5 Ways to Improve Sleep Time and Quality

Posted by Tyler Britton on Sep 28, 2018 7:57:48 AM


Improving Sleep Time/Quality Takes Effort in 21st Century

As great as modern technology and global access to goods and services are, they have made it significantly harder to get a good night’s rest. It’s reasonable to assume that people 100 years ago probably slept better and longer than people today.

Why? Common reasons people don’t get quality sleep or sleep long enough are:

  • Media before bed time;
  • Diet;
  • Too much light;
  • Too much noise;
  • Too much energy; and
  • Medical conditions (insomnia, sleep apnea).

Nothing on this list is exactly surprising, as all of these points affect our ability to regulate melatonin production (the hormone that regulates sleep). In practical terms, this list points out that in our environment we are surrounded by things that keep us from getting the sleep we need:

  • Phones, laptops, tablets, and TVs in the bedroom;
  • Unlimited access to coffee;
  • Alcohol;
  • Lights and noise from gentrified; and
  • Sitting in a chair all day at work.

In the 21st century, you need to make a concerted effort to get better sleep. Let’s look at 10 easy ways to improve sleep time and quality.

1 – No Media Before Bed

As much fun as it is to play Candy Crush, go down a Wikipedia hole, or scroll down Instagram before bed, it’s hurting your ability to sleep well. LEDs are the light of the 21st century, and they brighten every hand held device we have:

  • Smart phones;
  • Laptops;
  • Tablets; and
  • TVs.

Unfortunately, LEDs emit blue light. The problem with blue light suppresses melatonin production. No melatonin, no sleep. Blue light also suppresses delta brainwaves (which induce sleep) and boost alpha wavelengths (which create alertness) [What's in a Color? The Unique Health Effects of Blue Light].

Before bed fix your eyes on a book, magazine, or something other than a blue screen and you may feel significantly more rested in the morning.

2 – Limit Coffee Drinking

Coffee is 21st century fuel. Nearly all of us drink coffee to get going in the morning, or to keep going during the day. Fortunately, coffee does a great job at keeping our energy up. Unfortunately, coffee does a great job at keeping our energy up.

If you are having trouble sleeping, look at your coffee drinking habits.

  • How much coffee are you drinking?
  • When are you drinking coffee?

Drinking too much coffee or drinking coffee too late in the day can significantly decrease your ability to fall asleep when you want to.

Some people are particularly affected by caffeine. The point here is to know what your limit is. Maybe it’s only two cups per day, maybe it’s no coffee after noon. While many people say that coffee doesn't impact them, the real question is: what percentage of people who say that also have trouble going to sleep?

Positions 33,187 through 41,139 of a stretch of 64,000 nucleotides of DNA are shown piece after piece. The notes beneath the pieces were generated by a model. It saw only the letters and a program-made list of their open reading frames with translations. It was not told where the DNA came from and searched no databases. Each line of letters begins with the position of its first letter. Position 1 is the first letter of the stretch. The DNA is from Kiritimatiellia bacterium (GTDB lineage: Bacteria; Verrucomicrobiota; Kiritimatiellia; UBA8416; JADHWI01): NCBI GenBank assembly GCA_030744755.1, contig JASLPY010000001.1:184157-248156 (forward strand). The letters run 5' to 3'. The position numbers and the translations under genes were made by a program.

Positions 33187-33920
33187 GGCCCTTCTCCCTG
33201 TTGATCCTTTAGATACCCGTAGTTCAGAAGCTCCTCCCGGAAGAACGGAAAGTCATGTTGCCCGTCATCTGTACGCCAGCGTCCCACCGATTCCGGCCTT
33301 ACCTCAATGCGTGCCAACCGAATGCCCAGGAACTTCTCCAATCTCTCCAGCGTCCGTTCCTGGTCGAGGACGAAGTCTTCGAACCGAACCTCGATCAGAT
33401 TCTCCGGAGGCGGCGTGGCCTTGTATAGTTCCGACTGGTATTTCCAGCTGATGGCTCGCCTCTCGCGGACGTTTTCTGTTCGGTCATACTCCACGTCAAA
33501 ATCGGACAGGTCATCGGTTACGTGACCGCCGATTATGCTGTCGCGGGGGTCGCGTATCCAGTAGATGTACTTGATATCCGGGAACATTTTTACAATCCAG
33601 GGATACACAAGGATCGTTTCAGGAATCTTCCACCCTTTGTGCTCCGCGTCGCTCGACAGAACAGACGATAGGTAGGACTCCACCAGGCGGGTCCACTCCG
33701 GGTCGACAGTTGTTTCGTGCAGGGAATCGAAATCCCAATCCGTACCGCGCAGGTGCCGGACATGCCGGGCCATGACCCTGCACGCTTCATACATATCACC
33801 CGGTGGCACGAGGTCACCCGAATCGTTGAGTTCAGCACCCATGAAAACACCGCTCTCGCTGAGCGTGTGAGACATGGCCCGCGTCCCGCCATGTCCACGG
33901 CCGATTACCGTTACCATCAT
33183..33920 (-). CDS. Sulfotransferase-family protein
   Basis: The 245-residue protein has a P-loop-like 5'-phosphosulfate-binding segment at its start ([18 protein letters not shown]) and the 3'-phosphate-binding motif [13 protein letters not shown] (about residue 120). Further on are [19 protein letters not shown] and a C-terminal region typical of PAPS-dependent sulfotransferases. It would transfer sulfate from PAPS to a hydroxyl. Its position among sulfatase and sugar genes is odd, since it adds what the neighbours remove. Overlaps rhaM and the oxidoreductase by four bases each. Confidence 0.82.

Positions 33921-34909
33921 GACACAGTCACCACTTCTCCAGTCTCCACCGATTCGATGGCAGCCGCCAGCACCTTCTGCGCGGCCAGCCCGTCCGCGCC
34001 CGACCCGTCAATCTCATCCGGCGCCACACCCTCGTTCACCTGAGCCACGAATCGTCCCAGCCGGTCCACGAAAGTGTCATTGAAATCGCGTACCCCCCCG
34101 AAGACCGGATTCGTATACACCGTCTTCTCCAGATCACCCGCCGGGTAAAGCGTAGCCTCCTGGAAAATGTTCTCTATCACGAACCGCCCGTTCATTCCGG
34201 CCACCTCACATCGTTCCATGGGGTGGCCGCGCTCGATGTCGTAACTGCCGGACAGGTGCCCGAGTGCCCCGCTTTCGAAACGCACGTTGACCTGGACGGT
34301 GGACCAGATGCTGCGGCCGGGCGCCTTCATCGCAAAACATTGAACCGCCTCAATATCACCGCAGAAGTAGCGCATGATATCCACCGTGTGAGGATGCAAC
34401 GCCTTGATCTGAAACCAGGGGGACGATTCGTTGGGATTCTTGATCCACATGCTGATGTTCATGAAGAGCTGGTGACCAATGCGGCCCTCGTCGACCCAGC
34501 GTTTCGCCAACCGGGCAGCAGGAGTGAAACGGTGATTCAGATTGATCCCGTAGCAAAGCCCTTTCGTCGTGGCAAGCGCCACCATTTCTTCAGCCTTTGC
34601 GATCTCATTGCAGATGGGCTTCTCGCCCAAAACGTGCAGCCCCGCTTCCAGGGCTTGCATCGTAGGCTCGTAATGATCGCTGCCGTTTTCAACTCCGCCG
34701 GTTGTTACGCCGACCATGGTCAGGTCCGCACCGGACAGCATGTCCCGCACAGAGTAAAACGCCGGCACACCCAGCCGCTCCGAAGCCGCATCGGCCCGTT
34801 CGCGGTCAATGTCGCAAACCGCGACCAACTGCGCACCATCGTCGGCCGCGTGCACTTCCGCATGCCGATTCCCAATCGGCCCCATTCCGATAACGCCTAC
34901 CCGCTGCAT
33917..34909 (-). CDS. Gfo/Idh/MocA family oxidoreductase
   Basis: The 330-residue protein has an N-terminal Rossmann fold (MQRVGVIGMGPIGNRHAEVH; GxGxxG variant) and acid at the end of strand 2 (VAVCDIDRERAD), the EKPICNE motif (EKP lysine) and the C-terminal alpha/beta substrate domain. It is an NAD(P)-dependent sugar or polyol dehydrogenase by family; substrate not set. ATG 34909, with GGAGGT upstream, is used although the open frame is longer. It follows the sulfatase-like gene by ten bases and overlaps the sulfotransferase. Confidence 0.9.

3 – Limit Alcohol Before Bed

As great as a glass of wine before bed can be to relax, it’s not going to help you relax in the way you want to: namely, to get a good sleep. Alcohol has a unique ability to make you pass out without actually giving you a good night’s rest.

Try to avoid alcohol in the hours leading up to bed time because alcohol [Sleep Foundation]:

  • Can interrupt your circadian rhythm;
  • Blocks REM sleep (i.e., the “restorative” part of your sleep that makes you feel rested);
  • Can aggravate breathing problems, such as sleep apnea; and
  • Is a diuretic, and can give you extra night time bathroom trips.

As with coffee, different people have different sensitivities. The point here is that before bed, avoid alcohol and you are likely to get a better rest.

Ways to improve sleep time and quality - Anchorage Sleep Center

4 – Exercise

A great majority of us spend most of our day siting down: driving to work and sitting at a computer. Obviously, these “activities” aren’t all that great at helping us release energy. Getting a lot of aerobic exercise is a simple way to dramatically improve sleep time and quality.

Not only does exercise exhaust our energy reserves, but if you time it right your will give an initial spike in core body temperature, followed by a core temperature decrease which signals your body to shift into sleep mode. Interestingly, a hot bath before bed simulates the same physiological response: core spike followed be decrease.

Many people will benefit from exercising in the morning or afternoon, but exercising at night may also be acceptable for some people.

5 – Get a Sleep Study

For some of us, no amount of alcohol reduction, coffee reduction, screen time reduction, or exercise are going to help us get a good night’s rest because there is an underlying medical condition, such as:

  • Sleep apnea;
  • Insomnia; or
  • Parasomnias.

If you feel like you have tried making all of the right lifestyle choices for a good sleep but still can’t get one, you may consulting with a sleep professional and getting a sleep study. This will help you:

  • Understand your sleep behavior;
  • Diagnose underlying conditions that affect sleep; and
  • Start the path to getting regular, good sleep.

Get Sleep Study Consultation Now

Main Image by Dragana_Gordic
Topics: Health

Subscribe to Email Updates

Recent Posts

Posts by Topic

see all